UNIDENTIFIED MALE: Bernie McAvoy, a veteran of the district attorney`s office in Davidson County is now a defense lawyer. He says the age, race, sex, even the economic status of a juror are not critical. He says it comes down to issues and the burden of proof in this case is substantial for the state.

UNIDENTIFIED MALE: The injury is told for you to convict the state must have eliminated every other reasonable possibility except for guilt.

UNIDENTIFIED REPORTER: Former Nashville lawyer Perry March came to Metro Court wanting bond on charges of murdering his wife. Brother Ron March testified that Perry would not be a flight risk because his two children are now living here in Nashville.

UNIDENTIFIED MALE: What we would probably do is have an apartment located in the area and pay the rent for him, expenses for him to reside here during this time period.

UNIDENTIFIED REPORTER: March had been living in Mexico with his children until being arrested last month nine years after his wife Janet disappeared. March`s lawyer asked a former top investigator in the case about direct evidence linking March to his wife`s death.

UNIDENTIFIED MALE: We felt like we had developed and we were wanting to continue to develop a strong case.

UNIDENTIFIED MALE: So the answer was no to that question?

UNIDENTIFIED MALE: It wasn`t exactly no.

JANE VELEZ-MITCHELL, HOST, HLN`S "ISSUES WITH JANE VELEZ-MITCHELL": Even though Janet`s body was never recovered and they say no body, no case, no, in this case, prosecutors had a very strong case against Perry March.

UNIDENTIFIED MALE: Carol and Larry would not let me report it. They were very concerned that if we reported something to the authorities it would end up embarrassing Janet.

UNIDENTIFIED REPORTER: But Larry and Carolyn Levine say it was Perry March who didn`t want to call the police.

UNIDENTIFIED MALE: Perry insisted he didn`t want to go to the police. He wanted to go see a private investigator.

UNIDENTIFIED MALE: They say they wanted to go to the authorities and you`re the one who insisted.

UNIDENTIFIED MALE: Well, that`s -- they not go to the authorities.

UNIDENTIFIED MALE: All I can say to you is that that`s an outright lie.

UNIDENTIFIED MALE: Why did it take you two weeks.

UNIDENTIFIED MALE: That`s my mistake, that`s my mistake. Because I was living with these people. I loved these people.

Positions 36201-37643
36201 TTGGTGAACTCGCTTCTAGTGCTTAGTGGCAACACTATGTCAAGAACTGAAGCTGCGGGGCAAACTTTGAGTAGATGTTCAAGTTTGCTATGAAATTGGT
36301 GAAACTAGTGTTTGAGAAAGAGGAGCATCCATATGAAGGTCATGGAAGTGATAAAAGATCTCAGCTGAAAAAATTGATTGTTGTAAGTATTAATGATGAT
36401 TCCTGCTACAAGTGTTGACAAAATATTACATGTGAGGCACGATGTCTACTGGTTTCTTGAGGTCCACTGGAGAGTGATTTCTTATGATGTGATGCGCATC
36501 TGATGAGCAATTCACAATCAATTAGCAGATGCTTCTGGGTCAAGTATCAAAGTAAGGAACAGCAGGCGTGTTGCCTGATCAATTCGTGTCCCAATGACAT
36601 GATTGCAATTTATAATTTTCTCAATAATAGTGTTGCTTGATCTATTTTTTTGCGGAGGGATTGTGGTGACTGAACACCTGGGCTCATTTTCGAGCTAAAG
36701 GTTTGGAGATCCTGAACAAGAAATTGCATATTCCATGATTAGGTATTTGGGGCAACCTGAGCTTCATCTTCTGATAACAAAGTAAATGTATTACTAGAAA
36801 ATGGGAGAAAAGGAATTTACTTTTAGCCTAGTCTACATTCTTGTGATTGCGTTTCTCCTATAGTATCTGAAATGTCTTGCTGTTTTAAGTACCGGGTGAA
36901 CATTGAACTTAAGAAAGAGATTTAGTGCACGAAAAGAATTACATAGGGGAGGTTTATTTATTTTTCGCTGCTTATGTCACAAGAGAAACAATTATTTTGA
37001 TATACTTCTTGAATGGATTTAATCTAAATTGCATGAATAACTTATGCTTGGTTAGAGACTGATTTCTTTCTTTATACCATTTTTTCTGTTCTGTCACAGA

UNIDENTIFIED MALE: Biggest mistake we ever made but Perry kept telling us, you know, maybe she went here, maybe she went there. He said - -

UNIDENTIFIED FEMALE: Unfortunately, I believed him.

UNIDENTIFIED MALE: We believed him.

UNIDENTIFIED FEMALE: I believed him, but I guess I was suspicious.

VELEZ-MITCHELL: I think the key piece of evidence against him was the day after Janet disappeared is the day she was supposed to visit a divorce attorney to proceed with a divorce against Perry.

UNIDENTIFIED MALE: Carolyn Levine couldn`t help thinking about the conversation she had with Janet on the day she disappeared.

UNIDENTIFIED FEMALE: She asked me to go with her the next day to see a divorce lawyer.


GRACE: Also, brought on was the cleaning woman, the March`s cleaning woman. She said there were numerous inconsistencies aberrant behaviors. For instance, when she got to the home, Perry March told her, don`t go in the children`s playroom. It`s a big mess. I`ve got the door shut. Leave it alone. That had never happened in all the time she had been cleaning for the Marches.

Also, she said that she got into the bathroom where Janet March, it was her bathroom, and it had already been meticulously cleaned, that Janet always left a lot of hair in the sink and the bathtub. There was no hair. Translation, somebody had cleaned the bathroom.

That day, Janet was very, very upset. Now this is the day leading up to what we believe was the murder that evening. Janet was very, very upset that she went into the home office and she stayed on the computer for hours on end. She said Janet had never done that before ever. Now Janet was an artist. She illustrated children`s books. Why was she typing away on a computer?


GRACE: Come to find out, another piece of the puzzle. Janet had an appointment with a divorce lawyer the very next day. Many people believe that that afternoon spent hours on the computer, Janet was drumming up and writing up a document as ammo, so to speak, in her divorce against lawyer Perry March.